The faces of the Estuary Restoration Project team! From the left: Gary Slater, Leah Rensel and Tom Virzi.

In Washington, the stretch of I-5 freeway between Seattle and Bellingham has a few major metropolises. Most people won’t stop on their way between these two cities, particularly when many of the smaller historic towns are several miles off the beaten path. But I’m here to tell you about what these people are missing when they go speeding by.

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Snow geese at our study site, Leque Island, next to the town of Stanwood. Flocks of these birds come off the bay in the mid-morning and forage on the empty winter agricultural lands.

The Port Susan-Stanwood area is famous for its’ snow geese, which winter here in flocks numbering tens of thousands. Much of Skagit and Snohomish county was historically miles of farmland, some of which are still active while others are held by local organizations for conservation. The result is miles of agricultural fields left bare in the winter and situated close to the open bay. This is perfect for snow geese and for other species like swans, shorebirds and waterfowl.

Naturally, this biodiversity attracts bird watchers and converts even the idlest observer into a diehard fan if they live here long enough. The result is the Port Susan Snow Goose Festival, an annual event that celebrates avian conservation and recreation. I’ve never seen such concentrated enthusiasm for our winged friends in one location. There are booths dedicated to information about various bird-related organizations, tours to see the snow geese and other species up close, and amazing decorative avian-themed art. Lunch is homemade and delicious.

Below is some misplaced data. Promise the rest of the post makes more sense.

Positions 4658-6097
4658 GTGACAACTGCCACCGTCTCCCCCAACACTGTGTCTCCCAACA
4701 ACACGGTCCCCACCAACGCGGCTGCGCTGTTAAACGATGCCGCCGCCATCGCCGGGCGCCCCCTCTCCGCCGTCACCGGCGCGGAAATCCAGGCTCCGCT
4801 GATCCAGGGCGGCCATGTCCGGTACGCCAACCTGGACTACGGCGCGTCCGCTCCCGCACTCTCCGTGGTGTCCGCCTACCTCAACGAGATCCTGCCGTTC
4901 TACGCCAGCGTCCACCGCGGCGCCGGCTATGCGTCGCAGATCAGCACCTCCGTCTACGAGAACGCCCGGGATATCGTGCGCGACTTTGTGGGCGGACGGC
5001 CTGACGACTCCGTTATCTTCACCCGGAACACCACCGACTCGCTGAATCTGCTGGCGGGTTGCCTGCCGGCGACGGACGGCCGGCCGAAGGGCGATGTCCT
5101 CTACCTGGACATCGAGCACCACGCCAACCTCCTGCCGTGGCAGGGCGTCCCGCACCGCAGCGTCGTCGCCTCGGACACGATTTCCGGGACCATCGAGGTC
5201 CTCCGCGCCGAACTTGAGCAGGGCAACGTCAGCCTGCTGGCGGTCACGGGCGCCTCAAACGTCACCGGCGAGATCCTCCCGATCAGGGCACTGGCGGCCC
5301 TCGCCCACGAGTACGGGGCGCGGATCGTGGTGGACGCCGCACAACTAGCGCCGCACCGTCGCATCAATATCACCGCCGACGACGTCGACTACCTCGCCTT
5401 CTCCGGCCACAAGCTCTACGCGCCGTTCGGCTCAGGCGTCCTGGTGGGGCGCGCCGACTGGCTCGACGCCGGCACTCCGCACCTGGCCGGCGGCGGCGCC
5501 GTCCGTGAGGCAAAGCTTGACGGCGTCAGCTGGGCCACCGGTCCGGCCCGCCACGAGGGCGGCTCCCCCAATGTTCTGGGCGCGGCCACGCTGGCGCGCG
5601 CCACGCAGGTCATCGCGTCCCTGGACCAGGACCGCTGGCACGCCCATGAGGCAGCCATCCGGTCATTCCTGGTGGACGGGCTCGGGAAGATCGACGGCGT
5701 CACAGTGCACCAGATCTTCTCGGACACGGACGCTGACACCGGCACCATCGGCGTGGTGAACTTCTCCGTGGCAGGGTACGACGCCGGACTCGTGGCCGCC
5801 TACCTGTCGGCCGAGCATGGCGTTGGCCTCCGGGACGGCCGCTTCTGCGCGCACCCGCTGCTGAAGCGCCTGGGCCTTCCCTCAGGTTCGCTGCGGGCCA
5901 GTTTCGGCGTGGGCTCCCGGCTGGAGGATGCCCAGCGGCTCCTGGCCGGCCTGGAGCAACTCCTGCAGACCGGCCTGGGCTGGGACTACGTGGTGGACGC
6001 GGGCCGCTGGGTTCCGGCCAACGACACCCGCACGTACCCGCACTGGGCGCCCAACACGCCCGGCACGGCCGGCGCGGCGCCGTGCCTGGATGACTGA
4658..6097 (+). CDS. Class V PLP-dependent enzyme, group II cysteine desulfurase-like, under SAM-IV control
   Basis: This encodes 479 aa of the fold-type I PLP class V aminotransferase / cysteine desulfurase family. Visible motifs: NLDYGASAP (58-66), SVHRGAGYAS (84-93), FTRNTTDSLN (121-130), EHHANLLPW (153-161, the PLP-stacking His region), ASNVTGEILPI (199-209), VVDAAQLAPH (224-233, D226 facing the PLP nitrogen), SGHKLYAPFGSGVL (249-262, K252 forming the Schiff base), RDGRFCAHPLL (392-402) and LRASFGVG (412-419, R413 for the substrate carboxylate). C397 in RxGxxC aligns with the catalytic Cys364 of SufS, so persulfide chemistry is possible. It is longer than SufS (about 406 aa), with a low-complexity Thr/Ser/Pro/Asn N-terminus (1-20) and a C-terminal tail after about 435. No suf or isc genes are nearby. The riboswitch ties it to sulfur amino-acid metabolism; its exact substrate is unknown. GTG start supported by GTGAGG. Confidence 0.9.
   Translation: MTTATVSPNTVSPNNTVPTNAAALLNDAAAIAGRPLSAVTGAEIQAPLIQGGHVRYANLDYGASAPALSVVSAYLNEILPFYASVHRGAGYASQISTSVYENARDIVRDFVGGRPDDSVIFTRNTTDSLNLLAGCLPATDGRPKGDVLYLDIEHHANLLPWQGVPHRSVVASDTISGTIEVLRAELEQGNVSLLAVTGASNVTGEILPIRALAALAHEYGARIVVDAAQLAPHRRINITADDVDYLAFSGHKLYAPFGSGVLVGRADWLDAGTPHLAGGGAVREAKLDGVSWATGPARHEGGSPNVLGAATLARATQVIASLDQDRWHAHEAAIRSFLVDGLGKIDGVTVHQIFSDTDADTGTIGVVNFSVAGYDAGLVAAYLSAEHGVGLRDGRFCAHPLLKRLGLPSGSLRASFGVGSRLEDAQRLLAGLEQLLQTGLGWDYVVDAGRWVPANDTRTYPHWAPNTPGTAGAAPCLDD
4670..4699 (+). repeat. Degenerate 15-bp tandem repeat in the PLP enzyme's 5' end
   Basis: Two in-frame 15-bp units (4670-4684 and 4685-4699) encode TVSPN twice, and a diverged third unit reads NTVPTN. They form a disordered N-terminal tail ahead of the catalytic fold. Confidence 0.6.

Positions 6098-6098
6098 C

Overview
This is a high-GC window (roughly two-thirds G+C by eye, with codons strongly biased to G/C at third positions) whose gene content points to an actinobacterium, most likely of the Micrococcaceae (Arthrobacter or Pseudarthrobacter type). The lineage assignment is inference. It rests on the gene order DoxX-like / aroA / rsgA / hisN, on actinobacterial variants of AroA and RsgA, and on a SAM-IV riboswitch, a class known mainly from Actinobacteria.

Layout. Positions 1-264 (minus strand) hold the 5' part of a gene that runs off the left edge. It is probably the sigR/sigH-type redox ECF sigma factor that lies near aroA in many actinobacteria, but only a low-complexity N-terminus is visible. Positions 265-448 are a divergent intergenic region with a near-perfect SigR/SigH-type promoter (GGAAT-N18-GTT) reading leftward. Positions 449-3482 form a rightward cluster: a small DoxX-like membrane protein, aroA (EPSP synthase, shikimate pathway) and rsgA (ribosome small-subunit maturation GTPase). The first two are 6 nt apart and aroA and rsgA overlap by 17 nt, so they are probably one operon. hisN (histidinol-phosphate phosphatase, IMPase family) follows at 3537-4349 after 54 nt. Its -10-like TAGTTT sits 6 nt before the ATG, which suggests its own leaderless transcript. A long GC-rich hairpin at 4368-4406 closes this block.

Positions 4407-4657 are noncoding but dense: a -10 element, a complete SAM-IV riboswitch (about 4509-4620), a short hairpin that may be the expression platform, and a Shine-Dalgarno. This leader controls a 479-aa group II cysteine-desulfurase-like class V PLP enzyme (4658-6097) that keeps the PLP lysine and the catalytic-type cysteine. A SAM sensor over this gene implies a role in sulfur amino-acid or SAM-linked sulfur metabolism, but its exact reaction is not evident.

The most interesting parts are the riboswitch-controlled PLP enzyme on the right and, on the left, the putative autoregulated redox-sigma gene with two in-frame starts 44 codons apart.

Enthusiastic visitors and volunteers discuss the unique birding opportunities in Skagit and Snohomish County.

Enthusiastic visitors and volunteers discuss the unique birding opportunities in Skagit and Snohomish County.

 

Many organizations focused on public outreach to invite people to participate in avian conservation in their own backyards.

Many organizations focused on public outreach to invite people to participate in avian conservation in their own backyards.

My job was to man the Ecostudies Institute booth and explain our mission and projects to other organizations and members of the public. It was a blast! I find that most people I meet on a daily basis aren’t interested in talking about wading through mud with binoculars swinging from your neck. Here, however, I had the opportunity to discuss topics of conservation with Audubon societies, compare favorite birding spots with locals, and explain the importance of estuaries to curious small children. Many people were intimately familiar with the Estuary Restoration project’s study sites and it was fascinating to hear about their experiences there. Tom Virzi and Gary Slater even traveled here for the weekend to participate in a presentation about shorebird identification with Washington Department of Fish and Wildlife biologist Ruth Milner. It was a great success and talked about for the rest of the weekend.